There is simply nothing else like The Common in Canada, the brand new (it just opened yesterday at 11 a.m.) reimagining of The Forks Market.
The whole first floor of the building now has a liquor licence, meaning you can shop and mingle around the market while sipping a Malbec from Mendoza, or perhaps a Bavarian Hefeweizen -- heck you can even do a flight of three wines or four beers served on Manitoba boards by Huron Woodwork.
A nicely curated selection of 20 wines and 20 beers on tap awaits, all coming from a chic new bar that is part of a $2.8 million renovation.
There are sexy new sturdy communal tables, and an overall design by Winnipeg's Number TEN Architectural Group (which was executed by Manshield Construction) that utilizes, "raw steel, hand-forged blacksmith work and natural wood detailing" which pays homage to the building's history, "as a place of turn-of-the-century industry" (more on that design concept from Number TEN's Erin Riediger here).
And peeps, I haven't even mentioned the hip staff who you'll find sporting locally made leather aprons from Winnipeg's Wilder Goods, nor the great selections on offer from the taps.
"The people at The Forks have been really great in allowing creative juices to flow," said Will Predhomme, the Toronto-based sommelier who was hired to develop The Common's drink program.
"They just said, 'be creative, live up to that goal of trying to enhance and expose Winnipeg to people.' And that is very rare [in my business]. It's often that you have to work with a certain supplier, or with certain beers, or whatever it is, because there is monetary incentive."
"But here, we've just put our best foot forward to try to lead the pack creatively. So that's been the most exciting part," continued Predhomme.
The resulting options are a mix from both artisanal Canadian producers, to larger global players, all of which you can also find in Winnipeg boutique wine and beer stores.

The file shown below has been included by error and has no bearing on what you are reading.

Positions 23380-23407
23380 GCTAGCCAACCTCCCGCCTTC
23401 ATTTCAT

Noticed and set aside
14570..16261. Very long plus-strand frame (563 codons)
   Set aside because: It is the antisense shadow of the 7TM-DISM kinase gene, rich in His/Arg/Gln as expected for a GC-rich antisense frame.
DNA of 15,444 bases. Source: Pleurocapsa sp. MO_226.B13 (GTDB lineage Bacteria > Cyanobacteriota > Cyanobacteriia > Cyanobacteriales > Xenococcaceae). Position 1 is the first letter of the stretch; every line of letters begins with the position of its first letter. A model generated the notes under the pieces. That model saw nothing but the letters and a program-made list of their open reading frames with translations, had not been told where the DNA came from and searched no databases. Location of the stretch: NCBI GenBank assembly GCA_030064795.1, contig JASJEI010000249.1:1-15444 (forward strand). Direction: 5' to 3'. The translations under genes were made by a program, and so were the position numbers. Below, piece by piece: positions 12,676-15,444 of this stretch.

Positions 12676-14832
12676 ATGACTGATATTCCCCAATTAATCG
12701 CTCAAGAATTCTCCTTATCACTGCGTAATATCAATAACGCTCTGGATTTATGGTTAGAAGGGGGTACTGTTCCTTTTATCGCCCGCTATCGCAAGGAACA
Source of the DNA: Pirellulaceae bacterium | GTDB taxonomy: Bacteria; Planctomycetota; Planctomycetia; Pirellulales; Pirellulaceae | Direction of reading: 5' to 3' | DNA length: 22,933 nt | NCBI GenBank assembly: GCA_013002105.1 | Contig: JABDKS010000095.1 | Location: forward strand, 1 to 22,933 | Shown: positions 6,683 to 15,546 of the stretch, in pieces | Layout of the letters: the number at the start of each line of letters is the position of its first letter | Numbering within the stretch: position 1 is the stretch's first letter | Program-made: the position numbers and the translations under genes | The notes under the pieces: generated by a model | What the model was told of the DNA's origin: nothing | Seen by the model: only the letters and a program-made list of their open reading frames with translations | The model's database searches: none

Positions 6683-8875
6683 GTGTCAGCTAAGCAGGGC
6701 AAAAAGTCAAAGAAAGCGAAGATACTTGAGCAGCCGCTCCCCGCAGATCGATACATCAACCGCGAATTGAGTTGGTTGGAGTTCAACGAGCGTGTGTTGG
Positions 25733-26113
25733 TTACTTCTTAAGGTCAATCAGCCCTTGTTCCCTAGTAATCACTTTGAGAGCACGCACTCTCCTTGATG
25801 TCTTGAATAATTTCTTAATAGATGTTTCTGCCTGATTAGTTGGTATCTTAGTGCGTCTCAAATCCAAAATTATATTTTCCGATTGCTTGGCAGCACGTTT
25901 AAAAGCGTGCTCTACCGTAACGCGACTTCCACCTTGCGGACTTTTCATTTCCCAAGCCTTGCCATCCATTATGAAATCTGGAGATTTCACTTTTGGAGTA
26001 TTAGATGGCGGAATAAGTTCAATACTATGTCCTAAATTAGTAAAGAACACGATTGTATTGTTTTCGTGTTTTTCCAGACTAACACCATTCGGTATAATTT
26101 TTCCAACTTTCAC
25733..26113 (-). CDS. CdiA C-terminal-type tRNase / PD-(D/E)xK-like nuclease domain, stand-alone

For starters on wine, you have some cheaper and cheerful selections, like a Farnese Faniniti Primitivo ($10) and Red Roster Pinot Gris (a bargain at $9 -- all glasses are 6 oz outside of flights), to more massive numbers like a Barolo from Fontanafredda Serralunga D'Alba ($25) and a pricey cab sauv from Cliff Lede.
There's even wine by former Winnipeg family the Tolaini's, whose Tolaini Estate Al Passo Sangiovese/Merlot is available for $16, and Ontario's Leaning Post Lowry Vineyard Pinot Noir, the winemakers of which -- Ilya and Nadia Senchuk -- are both originally from Winnipeg too.
"I did my best to source wines with a Manitoban, Canadian, and Winnipeg connection... And we wanted to highlight the fact that these wines [we are offering] come from Winnipeg-owned wine stores," said Predhomme.
"Deluca's, La Boutique del Vino, Banville and Jones, and Kenaston [Wine Market] have been really, really helpful. We called them up and said, 'hey guys, we have this project -- what represents you the most? What do you want to see on this board that you are proud of, that people can then come and get at your store.'"
On the beer side of things Predhomme is offering options from across the globe, while also looking to harness Winnipeg's burgeoning beer scene, citing the two craft breweries currently operating here -- those being Half Pints and Fort Garry, who both have taps in The Common -- along with others that are slated to open soon, those being PEG Beer Co (whose restaurant is open), Torque Brewing, Barn Hammer Brewing Company, One Great City Brewing Co., and Nonsuch Brewing Co., some of whom could perhaps be served here in the future.